Friday, 27 February 2009

Impressions of Sofia

I'm here in Sofia, taking a break at a coffee house in between interviews. So far the trip has been really interesting. My article on vote-buying is shaping up nicely. The political culture here is fascinating. There are something like 400 political parties, which has created a real mess of the government. It would seem they've gone from having too few parties (really only one, the Communist Party) to too many. This has led to widespread dissatisfaction with the political process, so much so that now three times as many Bulgarians say they have faith in EU institutions as say they have faith in their own national government. That's pretty much the reverse of Western European countries. In fact according to the people I've interviewed it's gotten to the point where Bulgarians now see the EU as the real leader of the country, and when NGOs or businesses want something done they bypass the Bulgarian government and go straight to Brussels. But more on that next week.

Sofia itself does remind me a bit of Prague, at least in terms of its eery quietness and the gloomy expressions on everyone's faces. It's interesting how much 50 years of Communism seemed to leave the same effect on such a huge and diverse swath of Europe. Before World War II, the Czechs had little in common with the Bulgarians in terms of their history, other than their shared Slavic ancestry, one being part of the Austrian Empire and the other the Ottoman Empire. Yet now you can observe so much similarity between their behavior and way of life. In my observation the same goes for Hungarians, Romanians, and Lithuanians; it's this sort of post-Warsaw Pact malaise. But you definitely notice it more with the older generation than the younger.

There aren't many tourist attractions in Sofia, really there's only one: The Alexander Nevsky Cathedral. And even that, when I went to visit, didn't have any non-religious visitors inside except me (in fact it was nearly empty). I spent a few hours walking around the city yesterday taking photos, and people seemed to be looking at me with bemusement, with my map and my camera in tow.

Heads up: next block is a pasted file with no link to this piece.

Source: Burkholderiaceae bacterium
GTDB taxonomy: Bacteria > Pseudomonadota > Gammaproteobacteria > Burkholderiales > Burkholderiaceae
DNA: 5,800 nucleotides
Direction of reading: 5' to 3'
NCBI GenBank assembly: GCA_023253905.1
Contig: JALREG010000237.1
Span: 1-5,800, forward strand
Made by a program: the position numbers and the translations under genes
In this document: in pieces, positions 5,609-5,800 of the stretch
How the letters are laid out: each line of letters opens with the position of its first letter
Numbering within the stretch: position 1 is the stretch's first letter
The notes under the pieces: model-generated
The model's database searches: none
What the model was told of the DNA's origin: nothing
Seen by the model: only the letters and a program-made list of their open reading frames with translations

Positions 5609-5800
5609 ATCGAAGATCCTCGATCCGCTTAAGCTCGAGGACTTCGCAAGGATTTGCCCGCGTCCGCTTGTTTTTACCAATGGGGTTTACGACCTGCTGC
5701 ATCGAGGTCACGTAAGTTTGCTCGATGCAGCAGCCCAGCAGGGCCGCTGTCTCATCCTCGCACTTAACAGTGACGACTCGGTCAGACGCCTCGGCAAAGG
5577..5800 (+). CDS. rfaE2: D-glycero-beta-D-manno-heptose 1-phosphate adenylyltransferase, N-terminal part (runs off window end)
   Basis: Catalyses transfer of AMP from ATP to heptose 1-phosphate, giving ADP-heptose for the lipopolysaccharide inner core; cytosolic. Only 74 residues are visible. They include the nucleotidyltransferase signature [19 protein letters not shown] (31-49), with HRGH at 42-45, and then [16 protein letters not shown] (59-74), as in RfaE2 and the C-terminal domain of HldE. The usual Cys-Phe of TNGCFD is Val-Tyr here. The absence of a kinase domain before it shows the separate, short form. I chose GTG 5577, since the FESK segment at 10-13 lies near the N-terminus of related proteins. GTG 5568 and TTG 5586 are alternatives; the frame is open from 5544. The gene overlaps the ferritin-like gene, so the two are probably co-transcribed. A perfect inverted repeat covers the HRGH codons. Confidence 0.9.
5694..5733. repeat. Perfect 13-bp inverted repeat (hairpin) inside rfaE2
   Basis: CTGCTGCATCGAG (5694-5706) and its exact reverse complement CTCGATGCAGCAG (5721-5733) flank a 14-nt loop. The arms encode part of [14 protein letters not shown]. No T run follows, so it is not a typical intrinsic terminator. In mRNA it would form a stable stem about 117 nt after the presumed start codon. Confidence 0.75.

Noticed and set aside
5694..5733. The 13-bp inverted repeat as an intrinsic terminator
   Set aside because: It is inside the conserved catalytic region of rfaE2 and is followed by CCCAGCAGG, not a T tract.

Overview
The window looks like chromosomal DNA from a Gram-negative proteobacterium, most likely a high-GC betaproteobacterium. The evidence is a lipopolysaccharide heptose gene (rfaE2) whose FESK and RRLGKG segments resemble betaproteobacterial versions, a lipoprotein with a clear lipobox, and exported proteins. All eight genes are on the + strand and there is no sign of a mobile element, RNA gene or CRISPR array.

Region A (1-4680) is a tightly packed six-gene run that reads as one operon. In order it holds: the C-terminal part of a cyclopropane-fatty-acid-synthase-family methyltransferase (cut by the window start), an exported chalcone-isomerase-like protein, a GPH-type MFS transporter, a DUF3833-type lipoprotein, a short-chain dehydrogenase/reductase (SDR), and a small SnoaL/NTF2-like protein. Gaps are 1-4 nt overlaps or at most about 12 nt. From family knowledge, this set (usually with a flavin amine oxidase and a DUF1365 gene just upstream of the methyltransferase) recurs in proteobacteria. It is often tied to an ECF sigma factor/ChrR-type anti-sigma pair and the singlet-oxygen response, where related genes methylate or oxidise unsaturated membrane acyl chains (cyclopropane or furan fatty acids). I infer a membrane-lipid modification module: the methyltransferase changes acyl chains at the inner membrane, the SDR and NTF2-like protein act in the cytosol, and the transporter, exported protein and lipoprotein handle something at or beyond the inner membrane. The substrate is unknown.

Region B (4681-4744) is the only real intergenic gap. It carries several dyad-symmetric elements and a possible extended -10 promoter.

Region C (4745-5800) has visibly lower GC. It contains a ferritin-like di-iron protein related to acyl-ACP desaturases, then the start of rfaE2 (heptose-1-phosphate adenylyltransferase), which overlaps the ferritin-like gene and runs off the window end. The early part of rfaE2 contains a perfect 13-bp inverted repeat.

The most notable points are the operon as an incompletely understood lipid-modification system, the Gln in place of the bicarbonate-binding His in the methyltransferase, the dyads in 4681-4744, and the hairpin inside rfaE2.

It's a shame really, because the city is actually thousands of years old. It was one of the first cities in the Roman Empire to adopt Christianity and was an early stronghold for the spreading religion. It was also an important centre for the Byzantine Empire. But the city centre was almost entirely destroyed during World War II, and over it was built a giant grid of characterless straight streets. There's actually nothing here that's much older than 150 years. And as it only became the capital of Bulgaria about a century ago, the government buildings have a rather rushed, characterless quality.

At the same time, the city is a lot of fun. The seven strangers have been having a great time, our Bulgarian hosts have been showing us some amazingly cool bars and restaurants. A bar we went to last night was down in a deep cellar, lit only by candles. Intense!

I'm actually the only Anglophone in the group, but naturally we've been speaking English as the common language between us all. A large portion of us speak French, but not everyone, so we're not using it. Take a note, France. It's a shame though because it takes away so much of the motivation for us Anglophones to learn foreign languages, when our native language allows us to communicate with most everyone we would need to. Still, I've had to remember to switch over to speaking Continental English instead of my normal way of speaking. Ironically, it's easier for everyone else in the group to understand each other speaking English than it is for them to understand me, since I have a tendency to speak too quickly. I need some Continental English lessons.

I'm about to head to the Parliament Building to interview an MP, she seems like she'll be an interesting character. I found some YouTube clips of her kicking up a fuss and yelling in the Parliament chamber. so she should be quite quotable! Then tomorrow we have our EU Debate on the Ground and the launch of CafeBabel Bulgaria. If you're in Sofia, come join us!

1 comment:

Torsten said...

I thought many of the same things when I was in Sofia. You are right, it is not a place most people would think to visit!